Profligate Too Numb To Know LP (Wharf Cat)
Of all the DIY noise guys turned synth-pop auteurs, I’d say that Profligate is the most convincing by far. I loved 2018’s Somewhere Else, a subdued and morose noise-pop album par excellence, and I think I might even love this new one more. Too Numb To Know is his purest synth-wave love affair yet, an album full of wavey bangers that are complex yet direct. Everything gets employed, from buzzing electronics to electric guitars, and Profligate does so in a way that seems natural and effortless, almost making a mockery of the numerous gothy synth-wave acts out there with far lesser tools in their boxes. “Hang Up” is easily the synth-wave song of the year, a relentless banger with magnificent stutter-delay vocals; it’s a fingernail’s length from TikTok virality, and while that would be enough for me to consider this album a success, its surrounded by other highlights. I don’t want my macho tendencies to turn everything into a competition, but he outdoes The Soft Moon’s industrial-pop on “Drink A Spider”, revels in a synth-violin waltz that has me wishing La Roux made another album like her debut, and essentially has me wondering why Profligate isn’t receiving equal billing to Drab Majesty and Boy Harsher in today’s upper echelon of independent cold-wave. Maybe because he looks like some plain civilian you’d see riding the bus as opposed to a photogenic weirdo in extravagant makeup and black PVC shrouded in fog and lasers? He doesn’t want fog and lasers, though, and you know what? Neither do I.

Public Acid Condemnation 7″ (Beach Impediment)
We’re at that time of year where best-of lists are unavoidable, and I’m sure you’ve been seeing Public Acid on many of those lists, as I sure have. They’ve got a cool name, people are raving about them, and there’s nothing I want more than to be knocked in the gut by a ferocious blast of hardcore-punk, but Condemnation has me approvingly tapping along as opposed to pulling the bricks out of my chimney with my teeth. Maybe if they were the first modern group to deliver rapid-fire twists and turns in the form of Scandinavian-inspired hardcore, my eyes would widen, but I can’t help but file this EP a millimeter below all those great Impalers and Warthog and Loose Nukes and S.H.I.T. records that are currently keeping me warm. Public Acid’s riffs are relentless and twisted, the drumming is as frantic and enthusiastic as any given Kriegshög track, and the vocalist sounds like a winded cynocephalus trying to scare you out of the forest (which of course is a smart choice considering how many bootleg Zouo tees I’ve seen over the past year), so I think this one comes down to the actual sound quality for me. Any given Impalers record sounds loud as hell no matter where my volume knob is pointing, but Condemnation is the opposite in that I find myself constantly turning it up, never quite feeling fully enveloped by their fury. Maybe these six meaty songs needed more than seven inches to spread themselves out on, or perhaps the vinyl masterer didn’t know how to expand these songs into the detonations they should’ve / could’ve been, but I put on an Ostgut Ton 12″ right after my last spin of Condemnation and my roof nearly caved in from the sonic force, as I had forgotten to turn the volume back down. Presumably, the best Public Acid experience is a, uhh, public one, which I hope to rectify in 2021, novel coronavirus be damned.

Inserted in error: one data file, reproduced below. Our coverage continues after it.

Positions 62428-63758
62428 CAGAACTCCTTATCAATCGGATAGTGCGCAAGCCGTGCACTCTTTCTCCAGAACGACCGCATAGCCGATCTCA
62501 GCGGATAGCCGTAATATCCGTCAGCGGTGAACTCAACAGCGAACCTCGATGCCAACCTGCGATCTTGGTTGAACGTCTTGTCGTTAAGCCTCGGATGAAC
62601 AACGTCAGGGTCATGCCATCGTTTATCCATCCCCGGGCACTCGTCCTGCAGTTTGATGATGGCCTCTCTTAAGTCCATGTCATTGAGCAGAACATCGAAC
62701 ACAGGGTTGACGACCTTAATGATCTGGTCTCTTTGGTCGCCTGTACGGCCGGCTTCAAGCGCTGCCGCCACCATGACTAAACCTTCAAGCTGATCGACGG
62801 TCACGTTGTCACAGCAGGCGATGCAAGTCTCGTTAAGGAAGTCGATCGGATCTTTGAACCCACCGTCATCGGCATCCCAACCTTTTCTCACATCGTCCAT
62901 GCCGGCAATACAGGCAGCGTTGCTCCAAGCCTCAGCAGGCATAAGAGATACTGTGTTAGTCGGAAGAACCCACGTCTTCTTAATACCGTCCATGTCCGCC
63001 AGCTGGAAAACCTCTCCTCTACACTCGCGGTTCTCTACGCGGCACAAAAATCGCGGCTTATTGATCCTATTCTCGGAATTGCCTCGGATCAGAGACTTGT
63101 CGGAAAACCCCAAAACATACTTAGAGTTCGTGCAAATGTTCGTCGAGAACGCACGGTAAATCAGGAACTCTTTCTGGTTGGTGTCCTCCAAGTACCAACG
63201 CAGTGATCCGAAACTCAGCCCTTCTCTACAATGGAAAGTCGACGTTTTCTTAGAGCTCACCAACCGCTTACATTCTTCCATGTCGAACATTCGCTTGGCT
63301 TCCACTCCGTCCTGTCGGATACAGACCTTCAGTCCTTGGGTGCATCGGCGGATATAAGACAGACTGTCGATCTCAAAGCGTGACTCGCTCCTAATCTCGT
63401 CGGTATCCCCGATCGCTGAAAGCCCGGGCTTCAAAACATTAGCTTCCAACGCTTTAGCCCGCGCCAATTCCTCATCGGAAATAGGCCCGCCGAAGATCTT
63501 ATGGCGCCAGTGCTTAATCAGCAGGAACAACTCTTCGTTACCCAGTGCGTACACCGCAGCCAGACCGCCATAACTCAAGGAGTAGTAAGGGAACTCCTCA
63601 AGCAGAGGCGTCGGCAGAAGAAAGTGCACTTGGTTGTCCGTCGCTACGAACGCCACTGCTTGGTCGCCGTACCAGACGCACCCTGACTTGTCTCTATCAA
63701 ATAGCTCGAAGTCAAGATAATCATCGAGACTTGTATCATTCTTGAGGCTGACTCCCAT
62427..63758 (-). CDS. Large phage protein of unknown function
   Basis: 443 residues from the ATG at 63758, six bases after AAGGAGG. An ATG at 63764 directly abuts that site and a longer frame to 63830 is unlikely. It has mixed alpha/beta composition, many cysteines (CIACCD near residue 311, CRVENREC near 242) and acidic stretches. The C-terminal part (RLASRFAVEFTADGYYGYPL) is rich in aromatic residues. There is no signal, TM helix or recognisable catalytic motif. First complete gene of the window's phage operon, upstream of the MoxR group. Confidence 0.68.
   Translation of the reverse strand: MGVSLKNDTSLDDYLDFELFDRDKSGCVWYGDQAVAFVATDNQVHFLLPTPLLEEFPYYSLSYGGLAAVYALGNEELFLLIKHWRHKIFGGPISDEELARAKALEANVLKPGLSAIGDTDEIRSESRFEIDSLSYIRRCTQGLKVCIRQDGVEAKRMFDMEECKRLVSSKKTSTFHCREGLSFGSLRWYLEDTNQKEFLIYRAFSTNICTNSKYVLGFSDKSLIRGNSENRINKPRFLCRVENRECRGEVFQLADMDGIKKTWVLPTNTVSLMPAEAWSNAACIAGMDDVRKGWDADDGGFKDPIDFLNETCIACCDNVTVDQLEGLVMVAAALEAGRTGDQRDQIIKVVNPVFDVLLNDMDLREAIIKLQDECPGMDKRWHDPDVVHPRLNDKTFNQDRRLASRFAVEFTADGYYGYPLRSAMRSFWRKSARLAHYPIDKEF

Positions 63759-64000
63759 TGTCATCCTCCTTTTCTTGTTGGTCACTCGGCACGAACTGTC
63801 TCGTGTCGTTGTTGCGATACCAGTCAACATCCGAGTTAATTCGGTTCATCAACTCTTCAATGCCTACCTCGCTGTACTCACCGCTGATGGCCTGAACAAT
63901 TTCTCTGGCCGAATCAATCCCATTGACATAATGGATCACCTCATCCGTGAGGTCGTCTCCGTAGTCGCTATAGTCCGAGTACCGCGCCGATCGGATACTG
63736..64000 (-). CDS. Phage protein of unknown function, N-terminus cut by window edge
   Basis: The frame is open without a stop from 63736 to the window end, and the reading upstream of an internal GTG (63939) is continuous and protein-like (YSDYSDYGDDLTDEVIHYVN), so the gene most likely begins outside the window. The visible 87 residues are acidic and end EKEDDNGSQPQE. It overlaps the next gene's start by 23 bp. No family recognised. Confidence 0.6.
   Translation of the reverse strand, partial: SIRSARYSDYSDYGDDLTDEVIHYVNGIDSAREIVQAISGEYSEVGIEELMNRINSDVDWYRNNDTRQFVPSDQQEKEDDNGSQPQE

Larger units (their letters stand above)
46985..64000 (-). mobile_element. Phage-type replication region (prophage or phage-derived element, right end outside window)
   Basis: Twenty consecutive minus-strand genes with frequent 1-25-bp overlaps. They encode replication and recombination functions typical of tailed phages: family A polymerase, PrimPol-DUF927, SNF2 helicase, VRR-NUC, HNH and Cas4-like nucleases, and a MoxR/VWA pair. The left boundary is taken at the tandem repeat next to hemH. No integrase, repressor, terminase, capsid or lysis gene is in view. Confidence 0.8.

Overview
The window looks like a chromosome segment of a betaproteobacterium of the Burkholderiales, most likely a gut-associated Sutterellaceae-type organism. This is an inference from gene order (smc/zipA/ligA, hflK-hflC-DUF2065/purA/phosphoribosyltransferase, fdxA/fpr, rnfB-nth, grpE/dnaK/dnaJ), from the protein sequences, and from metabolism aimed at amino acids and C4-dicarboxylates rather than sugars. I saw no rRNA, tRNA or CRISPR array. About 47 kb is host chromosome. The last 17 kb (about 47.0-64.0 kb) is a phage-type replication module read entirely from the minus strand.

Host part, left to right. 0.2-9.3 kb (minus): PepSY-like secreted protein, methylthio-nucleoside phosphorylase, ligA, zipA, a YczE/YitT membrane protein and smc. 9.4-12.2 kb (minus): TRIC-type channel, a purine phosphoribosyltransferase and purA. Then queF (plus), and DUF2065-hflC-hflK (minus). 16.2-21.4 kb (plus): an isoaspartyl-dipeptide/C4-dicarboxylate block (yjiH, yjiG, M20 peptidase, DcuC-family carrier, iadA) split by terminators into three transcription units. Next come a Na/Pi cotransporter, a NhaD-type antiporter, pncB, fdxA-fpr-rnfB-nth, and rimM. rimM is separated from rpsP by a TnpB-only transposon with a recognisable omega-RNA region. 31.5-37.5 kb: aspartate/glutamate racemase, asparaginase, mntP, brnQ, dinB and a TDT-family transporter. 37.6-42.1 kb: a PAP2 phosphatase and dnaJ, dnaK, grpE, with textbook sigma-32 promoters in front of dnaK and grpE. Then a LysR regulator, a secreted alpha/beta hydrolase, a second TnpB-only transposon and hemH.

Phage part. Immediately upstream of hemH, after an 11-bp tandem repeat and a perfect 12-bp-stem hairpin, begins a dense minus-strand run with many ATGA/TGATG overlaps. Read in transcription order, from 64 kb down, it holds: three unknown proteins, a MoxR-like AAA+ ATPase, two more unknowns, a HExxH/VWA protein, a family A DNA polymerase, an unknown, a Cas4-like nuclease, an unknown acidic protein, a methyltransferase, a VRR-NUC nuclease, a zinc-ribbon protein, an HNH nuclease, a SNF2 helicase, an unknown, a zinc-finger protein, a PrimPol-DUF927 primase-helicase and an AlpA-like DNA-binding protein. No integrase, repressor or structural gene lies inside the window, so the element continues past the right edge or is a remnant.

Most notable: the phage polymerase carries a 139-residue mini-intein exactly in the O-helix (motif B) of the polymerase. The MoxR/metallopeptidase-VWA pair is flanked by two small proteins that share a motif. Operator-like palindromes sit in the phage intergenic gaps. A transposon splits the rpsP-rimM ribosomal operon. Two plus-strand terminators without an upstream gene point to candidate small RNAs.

Quintron + Miss Pussycat Goblin Alert! LP (Goner)